- Paperback: 35 pages
- Publisher: Willmann-Bell (April 1990)
- Language: English
- ISBN-10: 0943396271
- ISBN-13: 978-0943396279
- Product Dimensions: 0.2 x 9 x 12 inches
- Shipping Weight: 4.8 ounces
- Average Customer Review: 3.7 out of 5 stars See all reviews (8 customer reviews)
- Amazon Best Sellers Rank: #1,144,666 in Books (See Top 100 in Books)
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Bright Star Atlas
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Add this accurate and inexpensive star atlas to your collection for those times you want to travel light. Contains charts for observing from any northern or southern inhabited latitude. Includes constellations, variable stars, double stars, open and globular clusters, diffuse and planetary nebulae, and galaxies. Paper. 8.5" x 11". 35 pgs.
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Top Customer Reviews
What I really like about it is that it's got a chart on the right and a (very abbreviated!) list of intersting objects on the left.
It's a nice atlas for the beginner astronomer. After you master this one, go on to the much better, but less straightforward atlases. I would reccommend this atlas to anyone who has bought a first telescope.
First, though magnitude 6.5 is a common threshold for a small atlas, it is inadequate for finding Neptune and the brighter asteroids. Even the humble 6x30mm finder goes considerably deeper.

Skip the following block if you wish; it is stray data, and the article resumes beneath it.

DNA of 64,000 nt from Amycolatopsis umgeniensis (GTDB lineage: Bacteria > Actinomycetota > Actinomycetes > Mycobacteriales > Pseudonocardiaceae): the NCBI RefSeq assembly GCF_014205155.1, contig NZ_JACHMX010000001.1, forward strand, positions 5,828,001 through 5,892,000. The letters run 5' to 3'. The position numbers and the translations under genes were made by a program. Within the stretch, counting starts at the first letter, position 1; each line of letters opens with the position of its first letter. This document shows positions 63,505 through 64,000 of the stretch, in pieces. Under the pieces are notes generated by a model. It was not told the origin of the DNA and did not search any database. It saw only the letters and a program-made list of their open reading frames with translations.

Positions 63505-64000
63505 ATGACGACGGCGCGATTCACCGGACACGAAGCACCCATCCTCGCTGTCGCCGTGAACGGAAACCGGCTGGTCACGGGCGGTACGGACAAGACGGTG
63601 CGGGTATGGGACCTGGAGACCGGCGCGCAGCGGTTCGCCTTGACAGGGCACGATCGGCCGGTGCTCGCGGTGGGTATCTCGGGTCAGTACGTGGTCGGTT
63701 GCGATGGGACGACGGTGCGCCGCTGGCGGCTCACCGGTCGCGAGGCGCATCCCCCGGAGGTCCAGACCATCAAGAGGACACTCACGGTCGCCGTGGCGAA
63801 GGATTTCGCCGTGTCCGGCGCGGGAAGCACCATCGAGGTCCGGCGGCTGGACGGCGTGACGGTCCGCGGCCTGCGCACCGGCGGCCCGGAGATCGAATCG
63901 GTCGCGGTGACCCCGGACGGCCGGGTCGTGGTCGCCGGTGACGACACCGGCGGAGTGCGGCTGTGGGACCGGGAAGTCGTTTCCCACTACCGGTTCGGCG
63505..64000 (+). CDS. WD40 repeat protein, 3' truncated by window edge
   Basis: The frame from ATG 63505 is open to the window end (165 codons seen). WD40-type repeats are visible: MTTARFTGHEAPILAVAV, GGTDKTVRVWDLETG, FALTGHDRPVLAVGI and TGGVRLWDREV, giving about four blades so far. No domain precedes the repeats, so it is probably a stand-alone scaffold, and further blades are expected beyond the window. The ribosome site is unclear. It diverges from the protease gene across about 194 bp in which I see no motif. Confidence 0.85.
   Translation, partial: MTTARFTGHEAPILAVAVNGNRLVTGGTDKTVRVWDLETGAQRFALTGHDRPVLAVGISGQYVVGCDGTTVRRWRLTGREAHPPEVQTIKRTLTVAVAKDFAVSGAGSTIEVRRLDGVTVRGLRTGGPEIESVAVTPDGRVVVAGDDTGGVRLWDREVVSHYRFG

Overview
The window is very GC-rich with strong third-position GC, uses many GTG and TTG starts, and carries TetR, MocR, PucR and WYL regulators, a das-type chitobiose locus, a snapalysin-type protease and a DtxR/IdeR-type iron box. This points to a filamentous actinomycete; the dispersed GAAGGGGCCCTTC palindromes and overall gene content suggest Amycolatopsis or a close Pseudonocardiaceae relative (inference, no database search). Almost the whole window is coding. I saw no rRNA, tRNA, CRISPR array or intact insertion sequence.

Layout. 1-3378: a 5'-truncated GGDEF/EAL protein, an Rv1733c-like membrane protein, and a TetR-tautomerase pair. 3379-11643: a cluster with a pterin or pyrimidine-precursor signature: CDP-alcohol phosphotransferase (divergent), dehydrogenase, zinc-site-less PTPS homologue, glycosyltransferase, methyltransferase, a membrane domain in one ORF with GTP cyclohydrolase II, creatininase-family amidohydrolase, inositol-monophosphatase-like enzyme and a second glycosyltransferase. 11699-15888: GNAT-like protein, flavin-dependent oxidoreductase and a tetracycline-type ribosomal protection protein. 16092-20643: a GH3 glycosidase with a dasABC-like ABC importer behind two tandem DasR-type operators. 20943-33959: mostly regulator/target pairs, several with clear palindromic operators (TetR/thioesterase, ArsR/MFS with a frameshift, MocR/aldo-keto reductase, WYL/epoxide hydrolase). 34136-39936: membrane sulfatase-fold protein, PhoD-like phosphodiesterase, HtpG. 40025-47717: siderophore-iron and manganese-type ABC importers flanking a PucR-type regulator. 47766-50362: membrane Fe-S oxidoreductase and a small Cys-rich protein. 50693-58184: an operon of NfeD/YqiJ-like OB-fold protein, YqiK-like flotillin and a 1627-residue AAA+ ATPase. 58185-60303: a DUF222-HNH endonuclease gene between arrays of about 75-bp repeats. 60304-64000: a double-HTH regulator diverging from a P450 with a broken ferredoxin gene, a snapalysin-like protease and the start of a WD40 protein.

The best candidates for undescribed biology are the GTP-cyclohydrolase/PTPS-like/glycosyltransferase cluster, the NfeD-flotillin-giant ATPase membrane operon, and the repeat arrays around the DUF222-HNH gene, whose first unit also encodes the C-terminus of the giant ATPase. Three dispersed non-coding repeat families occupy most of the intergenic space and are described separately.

Second, it has some annoying distortion near the north and south ends of the main charts.
Third, the order of the charts is backwards. When I reach the right edge of a chart, I have to stifle the instinct to continue right to the next page, force myself to reverse direction, and then turn--of all places--to the previous page instead. The same with the left edge. In other words, the charts are arranged in ascending order of right ascension when they should be arranged in descending order. I am aware that ascending is the traditional order, but it badly needs rethinking, as it is not only pointless but frustrating to the user.
Fourth, and most aggravating of all, the charts contain no adjacent chart information. Users who are looking for an object just beyond the edges of the chart they are on must make their way to the index, find the adjacent chart, and only then go to where they want to go. Remember, the user is in the dark with only a red flashlight and possibly an eyepiece in hand. There is no excuse for this shortcoming when even terrestrial atlases contain notes such as "Continues on 14" at the edges of their maps.
If you are set on a 6th magnitude atlas, there are better choices: Norton's, Cambridge, Levy's Skywatching. But I recommend skipping 6th magnitude atlases altogether in favor of Sky and Telescope's magnitude 7.6 Pocket Sky Atlas. It goes more than a magnitude deeper, shows over three times as many stars, is much more intelligently designed, and costs less.
Terence Dickinson reviewed Bright Star Atlas favorably, but his review has two problems. First, the advent of the Pocket Sky Atlas immediately relegated other small star atlases to second-class status. This is not Dickinson's fault; recommendations simply go out of date as the market changes. What is Dickinson's fault is his failure to consider factors beyond the clarity of the symbols on the individual chart. The factors mentioned above have real consequences for users in the field.